November 1, 2010

Gallup calls current polling data “unprecedented”

Filed under: Media, Politics, USA — Tags: , , — Nicholas @ 07:23

The US midterm elections are often taken as a poll on the performance of the President, so the Gallup organization is saying what many Republican and Tea Party speakers have been saying for weeks: Barack Obama is dragging down his party:

Gallup models the number of seats a party will control based on that party’s share of the national two-party vote for the House of Representatives, using historical voting data in midterm elections from 1946 to 2006. The model takes into account the majority party in Congress entering the elections.

Gallup’s historical model suggests that a party needs at least a two-point advantage in the national House vote to win a majority of the 435 seats. The Republicans’ current likely voter margin suggests that this scenario is highly probable, making the question of interest this election not whether the GOP will win the majority, but by how much. Taking Gallup’s final survey’s margin of error into account, the historical model predicts that the Republicans could gain anywhere from 60 seats on up, with gains well beyond that possible.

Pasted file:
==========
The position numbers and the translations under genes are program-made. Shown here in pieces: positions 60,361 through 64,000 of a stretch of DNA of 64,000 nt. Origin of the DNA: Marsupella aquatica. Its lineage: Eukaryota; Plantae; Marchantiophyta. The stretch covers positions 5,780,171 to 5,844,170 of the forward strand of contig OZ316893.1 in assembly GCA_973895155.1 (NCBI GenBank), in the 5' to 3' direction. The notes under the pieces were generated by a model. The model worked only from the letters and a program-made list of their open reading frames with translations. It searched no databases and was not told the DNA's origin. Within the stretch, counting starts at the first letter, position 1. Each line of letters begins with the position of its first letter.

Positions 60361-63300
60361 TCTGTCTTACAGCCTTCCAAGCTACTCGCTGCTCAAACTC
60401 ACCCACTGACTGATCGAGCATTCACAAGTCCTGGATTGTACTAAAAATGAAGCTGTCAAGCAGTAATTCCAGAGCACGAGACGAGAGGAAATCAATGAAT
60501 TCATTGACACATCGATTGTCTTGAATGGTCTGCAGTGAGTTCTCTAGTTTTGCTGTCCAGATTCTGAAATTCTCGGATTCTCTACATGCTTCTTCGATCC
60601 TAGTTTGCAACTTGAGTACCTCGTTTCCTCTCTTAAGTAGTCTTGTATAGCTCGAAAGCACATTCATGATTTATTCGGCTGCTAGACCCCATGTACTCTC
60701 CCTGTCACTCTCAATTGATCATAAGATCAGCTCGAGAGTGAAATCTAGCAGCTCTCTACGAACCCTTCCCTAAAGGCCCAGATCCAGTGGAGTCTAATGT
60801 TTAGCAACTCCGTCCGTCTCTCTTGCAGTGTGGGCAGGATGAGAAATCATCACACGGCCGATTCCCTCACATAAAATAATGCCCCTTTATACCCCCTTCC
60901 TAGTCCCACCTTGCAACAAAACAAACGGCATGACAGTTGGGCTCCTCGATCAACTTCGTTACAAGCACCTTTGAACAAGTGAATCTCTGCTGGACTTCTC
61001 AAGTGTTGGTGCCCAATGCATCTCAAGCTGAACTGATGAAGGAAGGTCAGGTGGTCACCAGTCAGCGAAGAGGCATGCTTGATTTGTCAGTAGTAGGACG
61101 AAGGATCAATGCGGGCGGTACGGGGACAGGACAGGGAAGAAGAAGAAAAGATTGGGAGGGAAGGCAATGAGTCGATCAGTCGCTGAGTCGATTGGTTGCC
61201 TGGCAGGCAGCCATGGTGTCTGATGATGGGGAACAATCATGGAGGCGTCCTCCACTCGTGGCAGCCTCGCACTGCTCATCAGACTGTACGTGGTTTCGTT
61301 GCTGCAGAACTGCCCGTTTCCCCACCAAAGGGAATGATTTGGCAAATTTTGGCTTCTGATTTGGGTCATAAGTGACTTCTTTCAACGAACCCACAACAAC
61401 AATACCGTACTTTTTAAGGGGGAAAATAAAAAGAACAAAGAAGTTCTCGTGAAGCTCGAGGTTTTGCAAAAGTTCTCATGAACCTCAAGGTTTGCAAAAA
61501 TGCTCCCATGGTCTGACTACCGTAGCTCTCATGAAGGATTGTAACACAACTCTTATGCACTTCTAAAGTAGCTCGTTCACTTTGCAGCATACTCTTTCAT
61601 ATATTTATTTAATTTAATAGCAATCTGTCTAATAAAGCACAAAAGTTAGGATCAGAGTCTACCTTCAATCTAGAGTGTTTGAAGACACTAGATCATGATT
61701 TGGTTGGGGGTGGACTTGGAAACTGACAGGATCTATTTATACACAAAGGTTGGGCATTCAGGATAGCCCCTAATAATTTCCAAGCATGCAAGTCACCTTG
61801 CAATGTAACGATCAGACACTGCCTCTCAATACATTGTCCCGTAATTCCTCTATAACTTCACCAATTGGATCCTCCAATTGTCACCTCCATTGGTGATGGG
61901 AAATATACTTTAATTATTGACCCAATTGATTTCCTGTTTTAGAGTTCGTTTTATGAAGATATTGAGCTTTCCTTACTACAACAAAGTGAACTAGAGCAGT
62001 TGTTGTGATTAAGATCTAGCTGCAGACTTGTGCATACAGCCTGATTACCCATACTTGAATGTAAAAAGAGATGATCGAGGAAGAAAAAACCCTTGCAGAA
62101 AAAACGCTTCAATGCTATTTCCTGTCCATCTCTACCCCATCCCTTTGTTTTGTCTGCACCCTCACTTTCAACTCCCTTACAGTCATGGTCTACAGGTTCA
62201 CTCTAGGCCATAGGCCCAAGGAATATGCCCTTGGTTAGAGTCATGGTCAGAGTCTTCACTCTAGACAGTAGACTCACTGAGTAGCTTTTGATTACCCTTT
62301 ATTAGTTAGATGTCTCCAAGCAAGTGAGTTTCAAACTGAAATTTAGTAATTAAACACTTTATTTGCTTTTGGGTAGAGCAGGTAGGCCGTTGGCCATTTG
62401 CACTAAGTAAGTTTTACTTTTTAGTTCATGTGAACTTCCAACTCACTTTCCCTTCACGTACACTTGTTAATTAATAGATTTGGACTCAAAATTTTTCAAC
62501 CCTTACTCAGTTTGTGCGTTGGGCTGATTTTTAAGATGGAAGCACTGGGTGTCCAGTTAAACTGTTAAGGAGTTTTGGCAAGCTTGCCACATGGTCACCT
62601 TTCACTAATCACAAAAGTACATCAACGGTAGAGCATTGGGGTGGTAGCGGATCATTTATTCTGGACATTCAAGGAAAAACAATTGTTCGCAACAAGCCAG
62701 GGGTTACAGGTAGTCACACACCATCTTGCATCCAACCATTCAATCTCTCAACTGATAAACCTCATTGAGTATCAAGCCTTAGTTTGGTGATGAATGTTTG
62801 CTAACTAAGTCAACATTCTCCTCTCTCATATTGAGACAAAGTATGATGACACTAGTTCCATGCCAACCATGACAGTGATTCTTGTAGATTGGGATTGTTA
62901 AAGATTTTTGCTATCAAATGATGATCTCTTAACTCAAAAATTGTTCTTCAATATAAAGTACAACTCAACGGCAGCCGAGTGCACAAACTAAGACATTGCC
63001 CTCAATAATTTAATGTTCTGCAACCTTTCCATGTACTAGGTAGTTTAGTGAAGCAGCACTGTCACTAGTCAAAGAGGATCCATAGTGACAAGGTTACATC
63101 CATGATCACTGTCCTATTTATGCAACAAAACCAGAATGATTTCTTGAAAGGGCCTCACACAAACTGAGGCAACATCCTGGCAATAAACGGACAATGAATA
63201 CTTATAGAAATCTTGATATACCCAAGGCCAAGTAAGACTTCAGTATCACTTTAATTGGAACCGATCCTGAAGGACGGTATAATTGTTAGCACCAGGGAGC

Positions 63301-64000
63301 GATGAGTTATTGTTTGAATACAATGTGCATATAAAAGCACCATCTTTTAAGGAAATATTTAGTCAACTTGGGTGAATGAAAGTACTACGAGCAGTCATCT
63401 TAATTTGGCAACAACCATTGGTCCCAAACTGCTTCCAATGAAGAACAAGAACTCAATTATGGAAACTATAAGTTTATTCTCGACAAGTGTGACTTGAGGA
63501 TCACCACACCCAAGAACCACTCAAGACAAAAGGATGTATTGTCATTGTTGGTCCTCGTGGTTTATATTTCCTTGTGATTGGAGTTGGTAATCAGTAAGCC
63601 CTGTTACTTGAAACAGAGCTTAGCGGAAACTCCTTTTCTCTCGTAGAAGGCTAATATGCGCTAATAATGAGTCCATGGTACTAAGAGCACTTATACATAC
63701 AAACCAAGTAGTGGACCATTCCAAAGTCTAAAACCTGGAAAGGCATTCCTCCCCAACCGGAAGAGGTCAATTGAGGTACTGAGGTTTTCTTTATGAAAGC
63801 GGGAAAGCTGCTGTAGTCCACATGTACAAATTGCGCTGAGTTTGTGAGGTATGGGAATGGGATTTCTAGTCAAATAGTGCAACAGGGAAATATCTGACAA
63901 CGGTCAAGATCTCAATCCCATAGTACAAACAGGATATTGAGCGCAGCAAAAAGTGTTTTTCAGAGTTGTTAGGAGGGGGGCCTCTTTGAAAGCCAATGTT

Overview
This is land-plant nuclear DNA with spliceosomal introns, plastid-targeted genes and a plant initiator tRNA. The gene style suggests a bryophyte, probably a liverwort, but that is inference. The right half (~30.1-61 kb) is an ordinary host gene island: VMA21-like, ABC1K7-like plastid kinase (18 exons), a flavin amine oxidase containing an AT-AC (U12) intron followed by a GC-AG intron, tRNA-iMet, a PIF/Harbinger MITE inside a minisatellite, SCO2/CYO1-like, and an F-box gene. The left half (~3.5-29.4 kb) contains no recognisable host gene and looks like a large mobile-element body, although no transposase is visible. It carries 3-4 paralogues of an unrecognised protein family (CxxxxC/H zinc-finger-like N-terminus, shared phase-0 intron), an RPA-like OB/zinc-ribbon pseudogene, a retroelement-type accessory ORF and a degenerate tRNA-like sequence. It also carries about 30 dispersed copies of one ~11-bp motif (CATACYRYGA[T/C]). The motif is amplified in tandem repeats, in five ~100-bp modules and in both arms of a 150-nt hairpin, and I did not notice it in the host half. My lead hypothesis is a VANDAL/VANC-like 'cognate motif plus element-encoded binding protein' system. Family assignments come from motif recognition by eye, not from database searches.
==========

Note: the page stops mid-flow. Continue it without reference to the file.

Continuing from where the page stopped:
It should be noted, however, that this year’s 15-point gap in favor of the Republican candidates among likely voters is unprecedented in Gallup polling and could result in the largest Republican margin in House voting in several generations. This means that seat projections have moved into uncharted territory, in which past relationships between the national two-party vote and the number of seats won may not be maintained.

The other thing to keep in mind is that polling isn’t quite as definitive as pollsters would like you to believe: voters sometimes conceal their actual voting intentions. The most recent example of this was the Toronto municipal elections, where polls consistently had Rob Ford and George Smitherman in a statistical dead heat, but the actual result was a 12 point lead for Ford.

H/T to Ace for the link.

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